The Nature of Things: Accidental Wilderness
Outdoor Ontario

The Nature of Things: Accidental Wilderness

Walter Fisher

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Show:  The Nature of Things with David Suzuki
Episode:  Accidental Wilderness
Topic:  Tommy Thompson Park, The Leslie Street Spit, The Spit

Date:  Friday February 14th
Time:  9:00pm
Channel:  CBC

Trailer:  https://www.cbc.ca/natureofthings/episo ... treet-spit

Good birding,
Walter :)
« Last Edit: December 31, 1969, 07:00:00 pm by Guest »
Is backyard birding our new normal?


Dinusaur

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Thanks for the info - I'll definitely be watching.
« Last Edit: December 31, 1969, 07:00:00 pm by Guest »


Paul O'Toole

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I will watch that for sure, never been their but will be very interesting to watch for sure.
« Last Edit: December 31, 1969, 07:00:00 pm by Guest »


Shortsighted

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Thanks for the prompt.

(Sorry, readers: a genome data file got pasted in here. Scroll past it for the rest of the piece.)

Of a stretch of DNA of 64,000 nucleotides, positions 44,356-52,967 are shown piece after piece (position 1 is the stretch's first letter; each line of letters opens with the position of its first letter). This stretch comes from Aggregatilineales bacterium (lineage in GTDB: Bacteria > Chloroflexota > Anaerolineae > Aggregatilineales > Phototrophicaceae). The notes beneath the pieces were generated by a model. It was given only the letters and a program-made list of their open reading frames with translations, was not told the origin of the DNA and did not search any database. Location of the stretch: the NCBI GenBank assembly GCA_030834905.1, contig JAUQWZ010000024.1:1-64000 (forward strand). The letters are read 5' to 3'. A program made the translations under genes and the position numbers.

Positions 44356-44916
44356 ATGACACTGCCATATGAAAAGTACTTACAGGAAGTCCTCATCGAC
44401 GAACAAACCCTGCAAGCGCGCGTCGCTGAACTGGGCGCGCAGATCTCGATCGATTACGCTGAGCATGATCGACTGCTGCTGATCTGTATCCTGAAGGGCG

Will not miss it.
I'll bring the popcorn.
« Last Edit: December 31, 1969, 07:00:00 pm by Guest »


Shortsighted

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The one hour CBC program on the ‘Nature of Things’ concerning the history of, and the present state of Tommy Thompson Park, aka ‘The Spit’, was over all too quickly, although I was glad I didn’t need to endure any more of those commercial interruptions that seem to go on-and-on. By the time the actual documentary resumed I had almost forgotten why I tuned in to begin with.
The segment of the program reviewing the creation of the spit and the contentious plans for the landfill was certainly an appropriate introduction and created some nostalgia, for sure.